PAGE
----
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TR21-120 | 18th August 2021 06:17

How to Find Water in the Ocean: A Survey on Quantified Derandomization


Authors: Roei Tell
Publication: 18th August 2021 23:15
Downloads: 972


The focus of this survey is the question of *quantified derandomization*, which was introduced by Goldreich and Wigderson (2014): Does derandomization of probabilistic algorithms become easier if we only want to derandomize algorithms that err with extremely small probability? How small does this probability need to be in order for the problem's complexity to be affected?

This question opens the door to studying natural relaxed versions of the derandomization problem, and allows us to construct algorithms that are more efficient than in the general case as well as to make gradual progress towards solving the general case. In the survey I describe the body of knowledge accumulated since the question's introduction, focusing on the following directions and results:

1. *Hardness vs ``quantified'' randomness:* Assuming sufficiently strong circuit lower bounds, we can derandomize probabilistic algorithms that err extremely rarely while incurring essentially no time overhead.

2. For general probabilistic polynomial-time algorithms, *improving on the brute-force algorithm for quantified derandomization implies breakthrough circuit lower bounds*, and this statement holds for any given probability of error.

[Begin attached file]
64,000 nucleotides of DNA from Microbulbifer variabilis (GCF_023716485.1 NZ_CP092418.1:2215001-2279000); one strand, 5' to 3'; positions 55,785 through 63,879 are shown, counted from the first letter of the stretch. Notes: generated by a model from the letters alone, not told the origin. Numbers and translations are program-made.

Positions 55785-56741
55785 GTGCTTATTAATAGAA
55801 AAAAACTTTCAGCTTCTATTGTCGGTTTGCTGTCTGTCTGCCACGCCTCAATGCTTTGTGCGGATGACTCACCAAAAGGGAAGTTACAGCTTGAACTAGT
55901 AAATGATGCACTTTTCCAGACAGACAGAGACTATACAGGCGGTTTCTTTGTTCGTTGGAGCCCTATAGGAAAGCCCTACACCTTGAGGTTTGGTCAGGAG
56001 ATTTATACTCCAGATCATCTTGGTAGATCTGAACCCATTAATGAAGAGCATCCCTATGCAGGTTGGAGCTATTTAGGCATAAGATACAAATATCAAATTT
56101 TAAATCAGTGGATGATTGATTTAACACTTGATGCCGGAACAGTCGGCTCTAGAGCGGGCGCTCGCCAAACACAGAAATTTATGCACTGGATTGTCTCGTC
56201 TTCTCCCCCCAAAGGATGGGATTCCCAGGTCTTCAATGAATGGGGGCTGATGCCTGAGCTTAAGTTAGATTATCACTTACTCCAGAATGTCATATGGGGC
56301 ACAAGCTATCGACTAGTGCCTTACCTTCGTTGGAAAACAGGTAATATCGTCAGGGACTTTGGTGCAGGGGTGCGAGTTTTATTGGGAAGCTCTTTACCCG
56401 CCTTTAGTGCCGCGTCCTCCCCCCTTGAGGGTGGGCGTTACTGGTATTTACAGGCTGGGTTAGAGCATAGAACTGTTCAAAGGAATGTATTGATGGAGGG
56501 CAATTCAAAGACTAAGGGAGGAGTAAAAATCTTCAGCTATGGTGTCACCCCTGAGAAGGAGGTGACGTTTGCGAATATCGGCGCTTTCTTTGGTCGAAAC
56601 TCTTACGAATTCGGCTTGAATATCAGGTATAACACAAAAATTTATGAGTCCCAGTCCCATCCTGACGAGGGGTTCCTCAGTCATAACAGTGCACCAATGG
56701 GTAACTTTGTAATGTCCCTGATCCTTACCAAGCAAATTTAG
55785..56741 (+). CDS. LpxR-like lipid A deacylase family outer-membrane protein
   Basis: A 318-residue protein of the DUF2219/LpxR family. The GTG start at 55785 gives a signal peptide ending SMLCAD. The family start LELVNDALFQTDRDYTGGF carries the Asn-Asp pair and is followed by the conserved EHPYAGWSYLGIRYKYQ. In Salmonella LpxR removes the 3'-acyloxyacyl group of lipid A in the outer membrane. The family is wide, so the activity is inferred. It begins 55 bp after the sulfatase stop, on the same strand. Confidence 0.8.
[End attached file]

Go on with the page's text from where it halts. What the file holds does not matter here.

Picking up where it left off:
3. Unconditional *algorithms for quantified derandomization of low-depth circuits and formulas*, as well as *near-matching reductions* of the general derandomization problem to quantified derandomization for such models.

4. *Arithmetic quantified derandomization*, and in particular constructions of hitting-set generators for polynomials that vanish extremely rarely.

5. *Limitations of certain black-box techniques* in quantified derandomization, as well as a tight connection between black-box quantified derandomization and the classic notion of *pseudoentropy*.

Most of the results in the survey are from known works, but several results are either new or are strengthenings of known results. The survey also offers a host of concrete challenges and open questions surrounding quantified derandomization.

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